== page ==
Divergence is the way of Christ.  Divergence welcomes everyone and empowers us all to live, love, and serve without the boundaries created by humankind.  Serving Christ may not be as clean and clear as serving a faction but why would you join a faction when you could gain everything?

Food for Thought-Thoughts On The 1st Sunday of Lent Mark 1:9-15

Let me ask you a question. When did John the Baptizer become John the Baptizer? Was it when he first decided to put on his camel hair garments? Was when he decided to go in his camel hair garments and preach down by the river? Could it have been when he ate locusts and with his wild hair shouted about the coming “kingdom of God”? Was it when he called the Pharisees a brood of vipers? No, it was none of those. John became John the moment he was arrested. The words he spoke became a living reality; not a look down some future prophetic road. John and his followers, among them his cousin from Nazareth, were forced to ask the question, “What do we do now?”

When John gets arrested the nature of how we talk about God’s message changes. It’s not just an existential struggle between good and evil. That’s still present and bound up with how we live every day. Once people start going to jail for what they believe, Christianity can no longer be an intellectual exercise or a good theory to be debated at parties. It has to be a way of life. Like Martin Luther King’s first arrest in Montgomery, John’s arrest is such a transition. There are two ways to talk about time in ancient Greek. One may talk about chronological time with the word “chronos”. That’s the linear sense time you and I keep with our watches and phones. The second Greek word for time is “kairos”. Jesus is saying, this is the “kairos” moment, the definitive moment in history, where everything that comes after this time will be fundamentally different than everything that came before.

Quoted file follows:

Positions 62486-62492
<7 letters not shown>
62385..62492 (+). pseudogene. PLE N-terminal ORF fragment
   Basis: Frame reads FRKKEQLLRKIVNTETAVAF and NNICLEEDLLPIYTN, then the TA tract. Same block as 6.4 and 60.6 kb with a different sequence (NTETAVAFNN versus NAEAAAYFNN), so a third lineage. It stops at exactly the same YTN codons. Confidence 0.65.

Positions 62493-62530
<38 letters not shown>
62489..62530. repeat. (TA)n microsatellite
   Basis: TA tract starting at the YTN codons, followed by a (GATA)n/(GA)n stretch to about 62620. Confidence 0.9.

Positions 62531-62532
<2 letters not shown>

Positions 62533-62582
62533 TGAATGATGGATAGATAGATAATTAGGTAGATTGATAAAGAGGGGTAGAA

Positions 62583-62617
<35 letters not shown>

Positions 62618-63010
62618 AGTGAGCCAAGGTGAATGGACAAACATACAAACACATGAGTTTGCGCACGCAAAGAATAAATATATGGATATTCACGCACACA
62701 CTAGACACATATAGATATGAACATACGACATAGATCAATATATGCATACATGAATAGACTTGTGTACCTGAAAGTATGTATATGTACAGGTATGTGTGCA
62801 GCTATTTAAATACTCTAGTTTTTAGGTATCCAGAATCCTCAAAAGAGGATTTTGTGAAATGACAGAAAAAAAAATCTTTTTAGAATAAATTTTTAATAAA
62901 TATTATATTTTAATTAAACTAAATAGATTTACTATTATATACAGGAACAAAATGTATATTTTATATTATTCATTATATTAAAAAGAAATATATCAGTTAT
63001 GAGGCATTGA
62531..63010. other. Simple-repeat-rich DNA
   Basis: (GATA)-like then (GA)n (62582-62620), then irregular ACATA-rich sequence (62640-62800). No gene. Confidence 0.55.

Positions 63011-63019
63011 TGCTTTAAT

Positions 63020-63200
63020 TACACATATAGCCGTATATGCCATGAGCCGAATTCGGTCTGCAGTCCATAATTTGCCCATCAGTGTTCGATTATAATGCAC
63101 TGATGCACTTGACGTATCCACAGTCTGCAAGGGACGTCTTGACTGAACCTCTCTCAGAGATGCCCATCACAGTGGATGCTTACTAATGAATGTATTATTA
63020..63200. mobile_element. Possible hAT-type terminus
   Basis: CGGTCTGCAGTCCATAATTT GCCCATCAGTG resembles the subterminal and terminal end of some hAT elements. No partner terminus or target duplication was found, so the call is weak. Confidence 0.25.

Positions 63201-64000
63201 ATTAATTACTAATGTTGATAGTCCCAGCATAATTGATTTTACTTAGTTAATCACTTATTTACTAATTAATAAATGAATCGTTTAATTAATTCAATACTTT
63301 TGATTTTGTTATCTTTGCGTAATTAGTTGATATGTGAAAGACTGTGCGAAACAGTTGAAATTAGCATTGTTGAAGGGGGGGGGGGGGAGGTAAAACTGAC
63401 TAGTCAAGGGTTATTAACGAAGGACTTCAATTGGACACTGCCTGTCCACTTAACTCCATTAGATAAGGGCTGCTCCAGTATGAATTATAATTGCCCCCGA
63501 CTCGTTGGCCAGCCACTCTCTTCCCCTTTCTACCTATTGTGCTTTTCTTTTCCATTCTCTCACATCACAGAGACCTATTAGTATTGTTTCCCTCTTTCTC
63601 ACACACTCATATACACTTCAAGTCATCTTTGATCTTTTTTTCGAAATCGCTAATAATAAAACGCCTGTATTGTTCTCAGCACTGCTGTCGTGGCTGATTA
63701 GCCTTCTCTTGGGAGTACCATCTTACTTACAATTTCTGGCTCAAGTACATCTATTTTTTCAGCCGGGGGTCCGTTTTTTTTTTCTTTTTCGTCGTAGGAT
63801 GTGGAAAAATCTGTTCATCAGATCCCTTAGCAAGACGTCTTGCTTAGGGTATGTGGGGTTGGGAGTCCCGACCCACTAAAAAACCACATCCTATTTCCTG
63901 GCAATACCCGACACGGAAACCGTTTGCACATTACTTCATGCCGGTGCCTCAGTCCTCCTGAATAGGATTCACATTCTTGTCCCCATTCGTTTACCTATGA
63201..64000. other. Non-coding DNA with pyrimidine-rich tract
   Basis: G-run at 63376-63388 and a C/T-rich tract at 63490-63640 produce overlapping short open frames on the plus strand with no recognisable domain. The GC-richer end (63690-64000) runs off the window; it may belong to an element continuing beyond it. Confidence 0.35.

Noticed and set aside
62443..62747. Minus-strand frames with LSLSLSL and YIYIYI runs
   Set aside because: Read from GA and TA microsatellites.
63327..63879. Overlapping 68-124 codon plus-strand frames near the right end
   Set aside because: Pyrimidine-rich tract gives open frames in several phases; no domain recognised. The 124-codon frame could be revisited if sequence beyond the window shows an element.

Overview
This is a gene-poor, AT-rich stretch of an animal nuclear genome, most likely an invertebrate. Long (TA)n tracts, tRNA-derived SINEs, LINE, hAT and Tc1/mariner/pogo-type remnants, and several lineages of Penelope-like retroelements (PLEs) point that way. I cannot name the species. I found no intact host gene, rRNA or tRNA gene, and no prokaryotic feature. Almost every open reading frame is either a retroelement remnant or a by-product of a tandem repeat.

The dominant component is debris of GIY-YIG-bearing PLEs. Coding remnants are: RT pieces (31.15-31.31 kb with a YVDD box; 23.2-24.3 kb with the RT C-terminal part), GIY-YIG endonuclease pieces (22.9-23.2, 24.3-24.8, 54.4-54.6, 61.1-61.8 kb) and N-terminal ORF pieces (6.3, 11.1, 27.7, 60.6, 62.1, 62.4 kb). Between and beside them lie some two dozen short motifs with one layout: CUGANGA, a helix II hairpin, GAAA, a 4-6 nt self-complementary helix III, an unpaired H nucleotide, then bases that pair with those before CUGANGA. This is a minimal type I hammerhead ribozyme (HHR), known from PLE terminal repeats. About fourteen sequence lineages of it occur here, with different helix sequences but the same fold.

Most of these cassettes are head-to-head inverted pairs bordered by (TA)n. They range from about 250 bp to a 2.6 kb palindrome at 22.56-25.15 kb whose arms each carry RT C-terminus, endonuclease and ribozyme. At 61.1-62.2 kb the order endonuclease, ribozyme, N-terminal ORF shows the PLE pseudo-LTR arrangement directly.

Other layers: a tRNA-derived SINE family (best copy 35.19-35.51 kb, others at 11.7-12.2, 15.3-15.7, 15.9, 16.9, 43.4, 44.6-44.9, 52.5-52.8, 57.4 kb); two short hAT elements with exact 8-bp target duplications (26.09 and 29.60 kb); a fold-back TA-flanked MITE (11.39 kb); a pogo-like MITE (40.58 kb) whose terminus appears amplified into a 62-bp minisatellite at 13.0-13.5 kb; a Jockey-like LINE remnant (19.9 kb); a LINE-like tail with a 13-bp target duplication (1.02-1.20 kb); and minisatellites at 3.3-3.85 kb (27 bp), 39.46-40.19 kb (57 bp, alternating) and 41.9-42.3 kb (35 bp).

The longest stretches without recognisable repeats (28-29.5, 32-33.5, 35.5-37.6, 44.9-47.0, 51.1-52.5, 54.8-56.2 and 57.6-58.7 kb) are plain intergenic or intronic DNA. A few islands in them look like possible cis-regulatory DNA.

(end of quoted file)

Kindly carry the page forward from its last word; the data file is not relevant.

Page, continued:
Jesus tells the world to “Believe in the Good News”. Newer translations, like the CEB, have “Trust the Good the News”. That’s a better start. To get closer to reality, it reads something like, “Trust into the Good News”. The main point of John’s preaching (and Jesus’ to come) was not that people would develop or hold some kind of opinion about the good news. Instead, Jesus wants you to base your whole life on everything about the good news. Again, it’s gone from something we think about to something we live. The good news is something we can base our lives, without reservation or qualification upon by living into and trusting what Jesus says. Even if this means being arrested, being isolated, or as Psalm 25 notes being shamed while your enemies rejoice over you. Do you “trust” as Jesus says, “in” God enough, that while those painful, hurtful things are happening, that you’re going to get through to the other side? Do you trust, as the Psalmist says, a path and way, will be made known? Even though you’re weak and injustice surrounds you? Do you “trust”?

Food for Thought-ISIS, Christianity, and Hell